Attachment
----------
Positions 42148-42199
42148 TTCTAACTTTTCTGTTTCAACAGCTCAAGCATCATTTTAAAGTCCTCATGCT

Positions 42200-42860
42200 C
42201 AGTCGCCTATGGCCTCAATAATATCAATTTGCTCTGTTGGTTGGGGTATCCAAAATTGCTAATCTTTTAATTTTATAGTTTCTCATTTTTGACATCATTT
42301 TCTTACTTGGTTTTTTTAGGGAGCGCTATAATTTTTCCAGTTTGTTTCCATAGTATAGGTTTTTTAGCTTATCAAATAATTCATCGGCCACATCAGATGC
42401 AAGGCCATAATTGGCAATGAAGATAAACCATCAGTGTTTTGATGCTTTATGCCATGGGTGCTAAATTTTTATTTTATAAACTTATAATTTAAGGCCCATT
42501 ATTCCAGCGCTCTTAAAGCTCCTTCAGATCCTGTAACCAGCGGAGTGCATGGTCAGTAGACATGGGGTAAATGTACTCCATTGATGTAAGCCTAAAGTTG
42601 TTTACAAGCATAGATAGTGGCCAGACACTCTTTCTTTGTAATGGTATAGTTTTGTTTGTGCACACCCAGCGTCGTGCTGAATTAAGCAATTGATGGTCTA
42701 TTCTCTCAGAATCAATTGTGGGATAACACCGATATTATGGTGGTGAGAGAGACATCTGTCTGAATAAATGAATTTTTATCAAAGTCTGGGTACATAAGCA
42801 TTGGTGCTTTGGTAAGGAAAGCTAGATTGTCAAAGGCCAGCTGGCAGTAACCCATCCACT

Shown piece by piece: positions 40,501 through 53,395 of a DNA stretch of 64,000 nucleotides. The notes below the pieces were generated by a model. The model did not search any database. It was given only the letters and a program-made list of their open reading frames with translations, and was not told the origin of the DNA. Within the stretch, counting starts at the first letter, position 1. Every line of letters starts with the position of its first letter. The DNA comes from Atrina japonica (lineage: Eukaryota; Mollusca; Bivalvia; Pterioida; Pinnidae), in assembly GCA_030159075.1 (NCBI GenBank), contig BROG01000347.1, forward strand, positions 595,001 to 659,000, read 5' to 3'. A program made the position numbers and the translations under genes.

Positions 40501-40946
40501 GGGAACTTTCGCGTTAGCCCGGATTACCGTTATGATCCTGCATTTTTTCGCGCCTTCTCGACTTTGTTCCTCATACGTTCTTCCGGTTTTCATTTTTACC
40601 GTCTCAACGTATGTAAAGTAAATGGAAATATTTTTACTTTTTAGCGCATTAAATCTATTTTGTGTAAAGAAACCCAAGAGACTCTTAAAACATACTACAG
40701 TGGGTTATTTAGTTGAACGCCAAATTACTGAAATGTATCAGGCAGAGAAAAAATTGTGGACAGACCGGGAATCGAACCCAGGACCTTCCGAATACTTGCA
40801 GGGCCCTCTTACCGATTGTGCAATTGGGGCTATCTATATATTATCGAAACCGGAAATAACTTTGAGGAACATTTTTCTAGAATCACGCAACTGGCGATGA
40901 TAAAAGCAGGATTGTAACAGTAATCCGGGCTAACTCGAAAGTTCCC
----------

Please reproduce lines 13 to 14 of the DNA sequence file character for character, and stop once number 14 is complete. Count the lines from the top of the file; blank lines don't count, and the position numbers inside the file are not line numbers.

Positions 40501-40946
40501 GGGAACTTTCGCGTTAGCCCGGATTACCGTTATGATCCTGCATTTTTTCGCGCCTTCTCGACTTTGTTCCTCATACGTTCTTCCGGTTTTCATTTTTACC